For Freshmen. By Freshmen.
Display de stress
Nov 01 2016
by Marie Fayssoux

A 5 Step Guide to Disconnecting

By Marie Fayssoux - Nov 01 2016

In September, two black men were murdered by police. One of them, Keith Scott, was killed two hours from my home. Although news like this isn't uncommon, it is distressing, scary and hard to process.

It seems like every time you turn on the TV or log onto Twitter, there is more bad news. Someone else has been shot, terrorists are destroying a country and politicians are quarreling instead of solving problems. The news blasts images of the dead and the dying and the stories of the marginalized, not always to inform but to produce more views - suffering sells.

Sometimes, this can have a positive effect. Such news can shock individuals and push them to take action. It can make them advocates for a better world. In other cases, though, the news can have a negative effect. It can cause one to become overwhelmed or maybe worse yet, indifferent.

Shani Thornton, a child life specialist acknowledges the effect seeing traumatic events on the news often has on children. Being exposed to the world’s suffering, either on TV or on the internet, is stressful and can cause children to become anxious and uncertain about their own safety. The same can prove to be true for adolescents and adults, too.

Clearly, this constant bombardment of bad news is not healthy, so what can you do to protect yourself? 

1. Turn off the computer.

First of all, turn off the TV or the computer for as long as you see fit. That could be for an hour, a day or even a week or more. 

2. Care for yourself first.

Then you need to get rid of any guilt you have for separating yourself from the news that is causing you stress. Yes, it is important to be aware of current events, especially when there are steps you can take to better them, but you also have a responsibility to take care of yourself. If you’re not in a good, safe place mentally, you won’t be able to help anyone else regardless of how dire the situation.

3. Engage in relaxing activities. 

Once you've distanced yourself from the news that unsettled you, you need to do things that will help you relax. This could be listening to calming music, reading your favorite book, taking a hot shower or drinking tea.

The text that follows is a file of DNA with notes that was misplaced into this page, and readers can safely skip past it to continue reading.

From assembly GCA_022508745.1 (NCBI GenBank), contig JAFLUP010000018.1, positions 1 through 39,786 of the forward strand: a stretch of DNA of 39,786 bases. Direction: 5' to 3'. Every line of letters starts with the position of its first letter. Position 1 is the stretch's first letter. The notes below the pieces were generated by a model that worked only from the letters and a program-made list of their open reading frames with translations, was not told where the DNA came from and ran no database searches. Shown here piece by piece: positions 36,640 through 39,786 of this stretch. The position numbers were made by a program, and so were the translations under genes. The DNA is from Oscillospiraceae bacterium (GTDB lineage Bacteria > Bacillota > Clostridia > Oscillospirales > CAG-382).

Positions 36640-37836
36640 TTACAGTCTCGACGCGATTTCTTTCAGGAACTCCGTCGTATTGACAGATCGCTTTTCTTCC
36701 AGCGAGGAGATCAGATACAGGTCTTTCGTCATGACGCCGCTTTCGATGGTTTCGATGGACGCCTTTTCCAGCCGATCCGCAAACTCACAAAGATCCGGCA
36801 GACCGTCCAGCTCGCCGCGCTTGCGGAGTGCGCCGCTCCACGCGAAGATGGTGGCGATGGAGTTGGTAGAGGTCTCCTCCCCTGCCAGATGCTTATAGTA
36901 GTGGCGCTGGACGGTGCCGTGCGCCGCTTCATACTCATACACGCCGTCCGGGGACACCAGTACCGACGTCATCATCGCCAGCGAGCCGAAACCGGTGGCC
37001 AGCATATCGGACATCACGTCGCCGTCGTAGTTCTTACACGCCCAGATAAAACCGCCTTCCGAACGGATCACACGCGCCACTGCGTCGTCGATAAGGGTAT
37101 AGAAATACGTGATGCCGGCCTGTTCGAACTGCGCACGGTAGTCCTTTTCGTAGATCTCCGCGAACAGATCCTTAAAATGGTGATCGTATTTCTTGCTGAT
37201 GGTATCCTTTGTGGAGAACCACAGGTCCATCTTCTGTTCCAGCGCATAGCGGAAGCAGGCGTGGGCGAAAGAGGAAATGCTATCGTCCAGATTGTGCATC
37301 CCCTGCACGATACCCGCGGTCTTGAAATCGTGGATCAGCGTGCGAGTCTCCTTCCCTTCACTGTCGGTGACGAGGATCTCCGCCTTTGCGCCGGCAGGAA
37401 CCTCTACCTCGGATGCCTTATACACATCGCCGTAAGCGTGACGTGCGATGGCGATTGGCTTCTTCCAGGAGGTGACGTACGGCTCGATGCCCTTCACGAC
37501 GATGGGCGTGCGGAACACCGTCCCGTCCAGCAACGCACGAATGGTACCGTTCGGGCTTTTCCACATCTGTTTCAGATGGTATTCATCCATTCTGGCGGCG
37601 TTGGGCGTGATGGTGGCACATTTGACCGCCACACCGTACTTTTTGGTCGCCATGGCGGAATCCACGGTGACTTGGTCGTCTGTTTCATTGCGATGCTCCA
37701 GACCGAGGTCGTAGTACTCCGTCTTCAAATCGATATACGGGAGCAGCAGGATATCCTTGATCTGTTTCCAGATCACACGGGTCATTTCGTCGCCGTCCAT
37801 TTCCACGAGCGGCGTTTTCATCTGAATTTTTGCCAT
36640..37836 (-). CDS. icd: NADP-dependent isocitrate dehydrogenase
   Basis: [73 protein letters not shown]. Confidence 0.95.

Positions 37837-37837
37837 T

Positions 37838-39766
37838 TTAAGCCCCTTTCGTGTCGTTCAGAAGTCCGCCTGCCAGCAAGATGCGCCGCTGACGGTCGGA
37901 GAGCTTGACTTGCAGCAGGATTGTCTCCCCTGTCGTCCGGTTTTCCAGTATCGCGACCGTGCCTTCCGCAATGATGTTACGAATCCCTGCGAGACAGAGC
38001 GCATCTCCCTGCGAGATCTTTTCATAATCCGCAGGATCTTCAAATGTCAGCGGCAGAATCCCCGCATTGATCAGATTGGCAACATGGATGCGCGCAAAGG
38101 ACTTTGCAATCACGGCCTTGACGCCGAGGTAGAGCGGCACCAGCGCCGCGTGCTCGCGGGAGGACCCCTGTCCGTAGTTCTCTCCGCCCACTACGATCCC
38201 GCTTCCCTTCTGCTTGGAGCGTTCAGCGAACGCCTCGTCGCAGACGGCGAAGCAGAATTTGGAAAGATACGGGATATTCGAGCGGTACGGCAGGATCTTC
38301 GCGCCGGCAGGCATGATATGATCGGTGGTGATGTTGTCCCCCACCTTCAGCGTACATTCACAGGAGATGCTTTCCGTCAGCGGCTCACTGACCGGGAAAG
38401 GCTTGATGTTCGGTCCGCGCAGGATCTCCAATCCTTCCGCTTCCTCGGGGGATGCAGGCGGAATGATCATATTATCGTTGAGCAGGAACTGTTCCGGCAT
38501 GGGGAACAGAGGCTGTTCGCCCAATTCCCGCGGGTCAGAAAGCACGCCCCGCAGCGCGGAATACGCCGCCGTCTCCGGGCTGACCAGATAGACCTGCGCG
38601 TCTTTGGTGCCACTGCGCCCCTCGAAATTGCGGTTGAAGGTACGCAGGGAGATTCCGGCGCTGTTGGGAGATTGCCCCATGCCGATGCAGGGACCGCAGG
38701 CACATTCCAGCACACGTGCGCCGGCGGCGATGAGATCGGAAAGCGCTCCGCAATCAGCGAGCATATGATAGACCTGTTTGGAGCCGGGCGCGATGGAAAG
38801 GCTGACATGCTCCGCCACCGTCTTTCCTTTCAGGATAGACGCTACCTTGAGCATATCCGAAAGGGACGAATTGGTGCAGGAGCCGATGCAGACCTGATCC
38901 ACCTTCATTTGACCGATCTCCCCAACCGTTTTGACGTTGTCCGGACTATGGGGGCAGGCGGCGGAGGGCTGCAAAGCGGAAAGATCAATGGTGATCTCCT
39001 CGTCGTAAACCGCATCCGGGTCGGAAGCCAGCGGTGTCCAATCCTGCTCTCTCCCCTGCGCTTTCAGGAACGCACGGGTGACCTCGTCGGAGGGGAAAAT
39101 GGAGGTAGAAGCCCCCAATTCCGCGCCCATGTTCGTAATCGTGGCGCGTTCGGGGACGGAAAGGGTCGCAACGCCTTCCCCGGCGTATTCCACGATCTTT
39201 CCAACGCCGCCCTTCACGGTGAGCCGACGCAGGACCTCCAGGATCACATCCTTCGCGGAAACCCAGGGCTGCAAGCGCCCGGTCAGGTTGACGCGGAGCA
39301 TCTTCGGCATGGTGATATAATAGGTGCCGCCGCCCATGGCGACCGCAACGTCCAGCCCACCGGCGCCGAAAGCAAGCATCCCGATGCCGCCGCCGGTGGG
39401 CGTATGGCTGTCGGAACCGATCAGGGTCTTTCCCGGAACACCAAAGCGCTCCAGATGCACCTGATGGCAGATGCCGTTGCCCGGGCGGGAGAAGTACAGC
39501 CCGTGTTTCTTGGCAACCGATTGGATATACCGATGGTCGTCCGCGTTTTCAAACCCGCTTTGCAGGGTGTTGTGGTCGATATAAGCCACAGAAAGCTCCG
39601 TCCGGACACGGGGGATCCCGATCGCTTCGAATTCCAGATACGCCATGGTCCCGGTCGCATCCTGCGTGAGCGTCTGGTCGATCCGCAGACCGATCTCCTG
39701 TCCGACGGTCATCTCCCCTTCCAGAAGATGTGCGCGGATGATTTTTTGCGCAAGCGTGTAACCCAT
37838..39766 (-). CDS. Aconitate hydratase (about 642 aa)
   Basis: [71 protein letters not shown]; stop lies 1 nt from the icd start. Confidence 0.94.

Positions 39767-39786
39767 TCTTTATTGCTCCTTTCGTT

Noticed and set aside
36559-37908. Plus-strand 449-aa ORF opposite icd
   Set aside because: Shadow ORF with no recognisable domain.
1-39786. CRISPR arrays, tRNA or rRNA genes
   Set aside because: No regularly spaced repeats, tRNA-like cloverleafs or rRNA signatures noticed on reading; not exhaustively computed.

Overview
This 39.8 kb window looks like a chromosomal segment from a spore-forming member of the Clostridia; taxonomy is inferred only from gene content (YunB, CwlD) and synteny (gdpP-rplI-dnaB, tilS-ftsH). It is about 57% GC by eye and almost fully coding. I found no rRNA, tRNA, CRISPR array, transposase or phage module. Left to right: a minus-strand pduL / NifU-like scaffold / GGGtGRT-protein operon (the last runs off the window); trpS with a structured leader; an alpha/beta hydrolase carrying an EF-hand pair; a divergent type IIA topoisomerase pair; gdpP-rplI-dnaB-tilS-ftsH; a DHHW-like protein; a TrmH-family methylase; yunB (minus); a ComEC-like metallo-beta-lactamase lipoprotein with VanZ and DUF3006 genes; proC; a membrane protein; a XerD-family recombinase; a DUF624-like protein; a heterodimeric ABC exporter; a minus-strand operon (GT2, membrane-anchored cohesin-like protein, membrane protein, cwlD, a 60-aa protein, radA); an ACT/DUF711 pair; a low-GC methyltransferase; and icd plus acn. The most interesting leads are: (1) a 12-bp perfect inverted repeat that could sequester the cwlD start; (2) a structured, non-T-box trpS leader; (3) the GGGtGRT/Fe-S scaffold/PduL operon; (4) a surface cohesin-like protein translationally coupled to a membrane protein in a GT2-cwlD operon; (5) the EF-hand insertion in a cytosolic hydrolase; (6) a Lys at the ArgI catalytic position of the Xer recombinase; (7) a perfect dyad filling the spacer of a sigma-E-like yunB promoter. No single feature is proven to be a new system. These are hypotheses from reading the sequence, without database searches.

4. Talk it out with someone you trust.

Sometimes it helps to talk it out, too. You can call someone you trust or invite them for coffee and discuss what you heard or saw that made you feel overwhelmed and the reasons why it made you feel that way. This will help you (and your friend) process things in a non-threatening way. It may even help you find real life solutions to the issues that move you.

5. Return to the world again.

Once you feel you've adequately recovered or processed what you've seen and heard, you can turn on the TV or computer once more. Sometimes this will happen quickly and other times it won't, and you may need another break soon but that's okay.

Remember, there is no right or wrong way to cope. You should do whatever you need to to take care of yourself because you are just as important as the people you see hurting on TV. 

Lead Image Credit: Jay Wennington via Unsplash

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Marie Fayssoux - University of North Carolina at Chapel Hill

Marie is attending the University of North Carolina at Chapel Hill. She plans to major in human development/family studies and minor in creative writing. She has an affinity for Guinea pigs, hairless cats, glitter, avocados and changing the world. Follow her on Twitter @MissMarieAsh

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